Green Pioneers Interview: Catherine O’Brien on Sustainable Happiness

To help celebrate the work of green pioneers and share great environmental achievements with the world we have decided to produce a series of interviews with a huge range of green champions from across the world. 

To kick-start our series we have interviewed Catherine O’Brien who developed the concept of sustainable happiness – a theory which examines the integral link between happiness and sustainability.

Catherine O'BrienSustainable happiness reinforces the fact that we are interdependent with one another and with the natural environment and therefore our mutual well-being is in-explicitly interconnected. 

Catherine defines her concept as:
”Happiness that contributes to individual, community and global well-being and does not exploit other people, the environment, or future generations”.

Sustainable Happiness

So Catherine, what is your background? How did you come up with this concept?

My background is in sustainability education. Whilst I was at the Barefoot College in Rajasthan, India I began to think about the relationship between happiness and sustainability during my doctoral research. The college itself had an award-winning and extraordinary education process for sustainable community development. I lived there with my husband and two young children and truly felt that we were living in a culture of joy. This therefore inspired my first notion back in 1995, that people might be happier if we lived sustainably.

Later, as I became more familiar with positive psychology I realised that happiness research was very consistent with sustainability. However, most of the happiness literature didn’t make a connection with sustainability and the sustainability literature didn’t make a connection with happiness.

Also, the media had picked up on the happiness buzz and were often equating their products with happiness. It struck me that it could be valuable to have a concept that reinforces the connection between sustainability and happiness. I felt that sustainable happiness could assist individuals, organisations and nations to find new ways to foster happiness, well-being and sustainability.

The Happiest Cities in the World [Infographic]

What work have you done so far to help develop this concept?

I have created a university course on sustainable happiness that I teach at the Cape Breton University in Canada. I have also co-developed a course for UC Berkeley’s School of Public Health that integrates sustainability, happiness and health. Whilst developing these courses I was frequently asked about creating a course for the general public so I worked with colleagues, Rick Foster and Greg Hicks, and my husband Ian Murray who is a filmmaker to create an online course for everyone.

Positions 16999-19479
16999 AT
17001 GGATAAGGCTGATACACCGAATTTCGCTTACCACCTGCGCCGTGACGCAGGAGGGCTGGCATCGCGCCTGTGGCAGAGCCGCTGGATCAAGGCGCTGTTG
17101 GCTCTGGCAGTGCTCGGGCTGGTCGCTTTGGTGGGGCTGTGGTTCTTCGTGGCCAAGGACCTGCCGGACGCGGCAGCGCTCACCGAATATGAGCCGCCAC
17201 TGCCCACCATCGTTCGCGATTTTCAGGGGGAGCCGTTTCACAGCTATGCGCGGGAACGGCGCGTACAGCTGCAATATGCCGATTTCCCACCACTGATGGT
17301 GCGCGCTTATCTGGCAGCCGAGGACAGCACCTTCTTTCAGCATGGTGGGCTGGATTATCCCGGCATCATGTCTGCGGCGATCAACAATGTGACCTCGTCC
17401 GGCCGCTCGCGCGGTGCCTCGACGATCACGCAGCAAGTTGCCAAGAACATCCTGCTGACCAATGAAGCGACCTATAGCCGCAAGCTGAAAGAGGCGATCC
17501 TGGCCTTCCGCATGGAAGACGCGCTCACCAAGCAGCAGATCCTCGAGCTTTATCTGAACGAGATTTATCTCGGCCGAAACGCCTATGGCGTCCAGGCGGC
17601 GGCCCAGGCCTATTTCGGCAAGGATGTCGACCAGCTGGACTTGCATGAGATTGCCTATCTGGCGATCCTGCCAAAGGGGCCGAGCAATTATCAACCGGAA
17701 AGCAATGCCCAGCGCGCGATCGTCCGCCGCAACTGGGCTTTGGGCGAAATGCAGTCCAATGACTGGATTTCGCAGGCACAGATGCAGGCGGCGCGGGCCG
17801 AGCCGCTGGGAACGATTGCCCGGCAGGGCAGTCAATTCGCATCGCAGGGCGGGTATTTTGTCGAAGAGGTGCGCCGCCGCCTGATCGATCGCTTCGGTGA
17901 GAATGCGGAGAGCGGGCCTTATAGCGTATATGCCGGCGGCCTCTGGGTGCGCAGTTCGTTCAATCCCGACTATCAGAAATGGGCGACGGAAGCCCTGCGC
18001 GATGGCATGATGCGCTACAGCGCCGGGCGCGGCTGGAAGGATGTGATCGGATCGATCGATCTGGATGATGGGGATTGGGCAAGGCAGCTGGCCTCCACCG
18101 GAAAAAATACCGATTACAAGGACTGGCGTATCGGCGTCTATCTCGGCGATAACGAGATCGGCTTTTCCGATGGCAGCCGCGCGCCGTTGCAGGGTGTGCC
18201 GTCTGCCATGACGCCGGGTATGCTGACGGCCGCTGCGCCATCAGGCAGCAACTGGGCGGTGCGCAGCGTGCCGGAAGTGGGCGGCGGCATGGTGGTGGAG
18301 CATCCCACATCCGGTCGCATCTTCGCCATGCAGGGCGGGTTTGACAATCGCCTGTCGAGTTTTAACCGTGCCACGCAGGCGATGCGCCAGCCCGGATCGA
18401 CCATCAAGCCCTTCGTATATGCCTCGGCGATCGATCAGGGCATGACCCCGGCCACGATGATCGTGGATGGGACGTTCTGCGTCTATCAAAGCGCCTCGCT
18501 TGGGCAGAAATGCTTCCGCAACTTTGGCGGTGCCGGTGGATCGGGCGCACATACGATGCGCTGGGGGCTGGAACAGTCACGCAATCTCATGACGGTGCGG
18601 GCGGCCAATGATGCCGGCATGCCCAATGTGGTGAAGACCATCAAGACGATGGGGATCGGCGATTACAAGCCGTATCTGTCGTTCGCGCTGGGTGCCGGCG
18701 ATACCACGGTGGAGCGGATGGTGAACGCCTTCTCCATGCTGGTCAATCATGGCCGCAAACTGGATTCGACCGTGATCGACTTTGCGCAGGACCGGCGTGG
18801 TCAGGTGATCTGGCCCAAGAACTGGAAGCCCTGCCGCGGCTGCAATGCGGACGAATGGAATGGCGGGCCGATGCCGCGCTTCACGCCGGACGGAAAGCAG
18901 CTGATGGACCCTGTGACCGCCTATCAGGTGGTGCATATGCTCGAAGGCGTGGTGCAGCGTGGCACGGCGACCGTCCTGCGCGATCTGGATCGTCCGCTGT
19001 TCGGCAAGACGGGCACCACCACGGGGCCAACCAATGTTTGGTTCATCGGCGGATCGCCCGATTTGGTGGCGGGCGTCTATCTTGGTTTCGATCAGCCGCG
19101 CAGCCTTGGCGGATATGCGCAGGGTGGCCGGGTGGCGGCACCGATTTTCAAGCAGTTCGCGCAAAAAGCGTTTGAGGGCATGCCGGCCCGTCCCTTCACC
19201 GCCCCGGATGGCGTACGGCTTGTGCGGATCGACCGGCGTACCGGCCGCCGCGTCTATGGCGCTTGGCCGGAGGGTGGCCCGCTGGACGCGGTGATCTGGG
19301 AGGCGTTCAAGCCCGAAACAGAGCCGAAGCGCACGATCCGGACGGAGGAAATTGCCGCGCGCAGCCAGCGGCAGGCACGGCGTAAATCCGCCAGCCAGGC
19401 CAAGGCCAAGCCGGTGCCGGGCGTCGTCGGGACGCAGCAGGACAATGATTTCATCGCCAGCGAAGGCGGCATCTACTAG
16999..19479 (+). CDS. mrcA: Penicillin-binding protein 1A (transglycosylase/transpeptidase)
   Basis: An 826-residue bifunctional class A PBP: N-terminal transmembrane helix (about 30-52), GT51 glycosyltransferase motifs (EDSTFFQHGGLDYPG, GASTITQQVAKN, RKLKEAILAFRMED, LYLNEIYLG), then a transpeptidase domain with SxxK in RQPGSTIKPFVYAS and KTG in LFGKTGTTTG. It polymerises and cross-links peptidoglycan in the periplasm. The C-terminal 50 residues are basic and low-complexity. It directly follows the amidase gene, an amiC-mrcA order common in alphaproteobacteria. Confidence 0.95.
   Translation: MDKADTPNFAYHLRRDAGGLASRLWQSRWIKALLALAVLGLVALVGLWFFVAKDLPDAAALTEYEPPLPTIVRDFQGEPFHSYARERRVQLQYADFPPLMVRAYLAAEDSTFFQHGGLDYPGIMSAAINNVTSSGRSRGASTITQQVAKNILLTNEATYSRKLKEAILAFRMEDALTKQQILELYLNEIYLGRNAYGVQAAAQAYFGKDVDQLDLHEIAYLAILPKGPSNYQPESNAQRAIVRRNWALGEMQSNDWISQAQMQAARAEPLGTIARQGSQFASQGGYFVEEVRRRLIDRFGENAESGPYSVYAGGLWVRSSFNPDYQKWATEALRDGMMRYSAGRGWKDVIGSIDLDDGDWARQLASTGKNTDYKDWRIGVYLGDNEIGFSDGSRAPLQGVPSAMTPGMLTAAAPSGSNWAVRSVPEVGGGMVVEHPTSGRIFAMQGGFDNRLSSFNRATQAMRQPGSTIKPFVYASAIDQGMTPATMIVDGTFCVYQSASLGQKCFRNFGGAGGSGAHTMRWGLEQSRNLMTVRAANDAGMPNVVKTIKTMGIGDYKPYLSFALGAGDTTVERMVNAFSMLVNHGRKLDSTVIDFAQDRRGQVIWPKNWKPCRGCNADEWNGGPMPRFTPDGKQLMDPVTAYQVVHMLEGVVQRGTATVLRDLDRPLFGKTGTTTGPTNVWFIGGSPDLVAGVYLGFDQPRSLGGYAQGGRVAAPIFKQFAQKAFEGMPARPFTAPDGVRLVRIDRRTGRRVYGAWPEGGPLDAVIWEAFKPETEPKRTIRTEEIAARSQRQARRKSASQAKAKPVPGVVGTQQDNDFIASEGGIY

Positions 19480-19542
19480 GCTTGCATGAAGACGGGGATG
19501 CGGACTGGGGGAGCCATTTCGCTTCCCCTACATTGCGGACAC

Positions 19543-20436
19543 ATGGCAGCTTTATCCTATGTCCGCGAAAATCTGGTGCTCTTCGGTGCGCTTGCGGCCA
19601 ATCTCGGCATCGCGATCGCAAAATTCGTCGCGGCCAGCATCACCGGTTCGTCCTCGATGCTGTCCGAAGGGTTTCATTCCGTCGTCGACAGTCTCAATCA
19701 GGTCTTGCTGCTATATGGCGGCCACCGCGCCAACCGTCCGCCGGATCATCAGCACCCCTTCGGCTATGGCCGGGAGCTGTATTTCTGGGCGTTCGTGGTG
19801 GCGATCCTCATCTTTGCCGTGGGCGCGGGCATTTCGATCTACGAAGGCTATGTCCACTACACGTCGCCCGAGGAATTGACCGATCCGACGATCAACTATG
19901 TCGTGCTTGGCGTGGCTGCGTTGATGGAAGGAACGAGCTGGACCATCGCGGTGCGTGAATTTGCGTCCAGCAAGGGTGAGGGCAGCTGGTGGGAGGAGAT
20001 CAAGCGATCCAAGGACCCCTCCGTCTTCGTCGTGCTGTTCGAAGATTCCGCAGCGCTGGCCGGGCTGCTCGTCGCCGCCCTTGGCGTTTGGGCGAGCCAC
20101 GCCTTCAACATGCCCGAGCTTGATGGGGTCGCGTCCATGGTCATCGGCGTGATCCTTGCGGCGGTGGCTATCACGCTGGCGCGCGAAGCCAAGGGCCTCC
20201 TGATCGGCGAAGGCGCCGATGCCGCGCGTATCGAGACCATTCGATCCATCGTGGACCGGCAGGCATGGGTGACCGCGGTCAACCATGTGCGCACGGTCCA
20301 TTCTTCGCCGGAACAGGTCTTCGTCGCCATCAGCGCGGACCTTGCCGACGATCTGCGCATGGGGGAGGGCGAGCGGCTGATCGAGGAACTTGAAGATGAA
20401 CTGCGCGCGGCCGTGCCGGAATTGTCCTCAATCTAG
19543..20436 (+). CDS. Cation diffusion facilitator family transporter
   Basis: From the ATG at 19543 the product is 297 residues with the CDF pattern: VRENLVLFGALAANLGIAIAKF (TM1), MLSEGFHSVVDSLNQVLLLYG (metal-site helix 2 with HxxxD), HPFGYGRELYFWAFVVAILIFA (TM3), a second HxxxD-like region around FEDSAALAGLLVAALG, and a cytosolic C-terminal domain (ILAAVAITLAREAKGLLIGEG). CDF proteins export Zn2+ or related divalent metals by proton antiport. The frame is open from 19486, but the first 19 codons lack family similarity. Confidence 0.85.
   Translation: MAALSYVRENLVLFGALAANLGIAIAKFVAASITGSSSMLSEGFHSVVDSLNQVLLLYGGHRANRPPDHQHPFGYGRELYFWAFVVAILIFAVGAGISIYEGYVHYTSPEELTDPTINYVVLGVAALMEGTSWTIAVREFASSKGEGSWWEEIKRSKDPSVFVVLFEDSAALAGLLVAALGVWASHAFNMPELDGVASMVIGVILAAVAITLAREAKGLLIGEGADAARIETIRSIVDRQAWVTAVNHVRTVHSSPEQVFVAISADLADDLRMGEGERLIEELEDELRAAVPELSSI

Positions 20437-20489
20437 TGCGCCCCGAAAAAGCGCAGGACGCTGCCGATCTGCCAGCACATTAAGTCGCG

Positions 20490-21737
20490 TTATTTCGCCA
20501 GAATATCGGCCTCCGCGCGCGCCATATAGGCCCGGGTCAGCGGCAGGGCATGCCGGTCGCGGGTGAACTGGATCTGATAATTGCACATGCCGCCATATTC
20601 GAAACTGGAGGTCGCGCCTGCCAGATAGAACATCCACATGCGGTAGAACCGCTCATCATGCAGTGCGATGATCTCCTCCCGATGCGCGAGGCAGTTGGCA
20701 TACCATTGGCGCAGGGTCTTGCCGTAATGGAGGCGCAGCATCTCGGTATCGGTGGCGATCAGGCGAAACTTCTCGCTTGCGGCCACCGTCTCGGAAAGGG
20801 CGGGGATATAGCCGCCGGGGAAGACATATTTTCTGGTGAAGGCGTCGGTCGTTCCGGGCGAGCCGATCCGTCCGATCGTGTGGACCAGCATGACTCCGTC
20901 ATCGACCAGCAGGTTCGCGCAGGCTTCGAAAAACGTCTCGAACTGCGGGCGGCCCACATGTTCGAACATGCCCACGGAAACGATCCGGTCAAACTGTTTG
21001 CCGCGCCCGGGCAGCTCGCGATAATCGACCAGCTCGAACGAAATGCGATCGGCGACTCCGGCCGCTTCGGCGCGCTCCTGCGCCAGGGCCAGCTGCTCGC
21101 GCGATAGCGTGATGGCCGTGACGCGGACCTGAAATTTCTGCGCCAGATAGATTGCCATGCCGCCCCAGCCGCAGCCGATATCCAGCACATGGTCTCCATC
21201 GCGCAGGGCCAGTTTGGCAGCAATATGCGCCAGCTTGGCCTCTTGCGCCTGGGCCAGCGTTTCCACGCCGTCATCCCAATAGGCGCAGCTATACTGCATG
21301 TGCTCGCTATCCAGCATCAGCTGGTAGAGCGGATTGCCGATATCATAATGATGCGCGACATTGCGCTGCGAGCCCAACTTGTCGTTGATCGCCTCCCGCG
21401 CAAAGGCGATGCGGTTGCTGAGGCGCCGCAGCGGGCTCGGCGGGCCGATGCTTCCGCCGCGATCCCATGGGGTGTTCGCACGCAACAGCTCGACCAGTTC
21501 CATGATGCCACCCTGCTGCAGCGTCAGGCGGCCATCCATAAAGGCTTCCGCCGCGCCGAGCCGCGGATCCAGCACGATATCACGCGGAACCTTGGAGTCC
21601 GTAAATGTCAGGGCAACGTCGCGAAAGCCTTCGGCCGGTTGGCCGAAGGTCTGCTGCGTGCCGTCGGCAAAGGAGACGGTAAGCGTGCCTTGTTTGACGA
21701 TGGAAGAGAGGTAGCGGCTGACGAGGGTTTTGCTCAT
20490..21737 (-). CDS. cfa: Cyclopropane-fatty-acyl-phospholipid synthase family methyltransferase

Since my field is education, I have also developed a free education resource for teachers which includes sustainable happiness lesson plans. In addition I have been involved in research that investigated the emotional experience of children and their parents on the trip to school. I see the positive emotions that children experience while walking to school as an example of sustainable happiness. Our research has found that children who walk to school reported more positive emotions than children to who were transported passively. The results were even more dramatic for parents. Parents who walked to school with their children reported more positive emotions than parents who drove their children.

You can see a full list of my publications and presentations on my website.

What plans do you have for the future?

I will be publishing a book very soon called ‘Lessons in Sustainable Happiness’. The first part of the book is specifically for teachers to enhance their happiness and well-being. The remainder of the book includes sustainable happiness for grades K-9.

I am very interested in encouraging municipalities to recognize how they are currently fostering sustainable happiness and also what measures they could take to enhance this. I’ve teamed up with 8-80 cities to create a brief brochure that outlines sustainable happiness for municipalities. We often see reports about the world’s happiest cities. I’d like to see the conversation expand to incorporate sustainability with happiness.

Why do you think this is so important?

It is important for all of us to understand that every day our life touches and is touched by other people, other species and the natural environment. We are deeply interconnected, but those interconnections aren’t always visible or obvious. Consequently, in a consumer society we can lose sight of the fact that we are all making daily choices that contribute or detract from, well-being.  I believe that sustainable happiness can make those connections more clear, and encourage people to make choices that contribute to their well-being and the well-being of other people and the environment.

196649_361785440564836_1765972281_nOur formal education systems haven’t taught us explicitly about happiness and I think it is important for all of us to develop a happiness literacy. I also believe that learning about sustainable happiness can assist with positive mental health.

Another factor is that indulging in over consumption is neither the path to happiness nor sustainability. Sustainable happiness can assist us to shift towards more sustainable lifestyles whilst maintaining a high quality of life.

Sustainable happiness week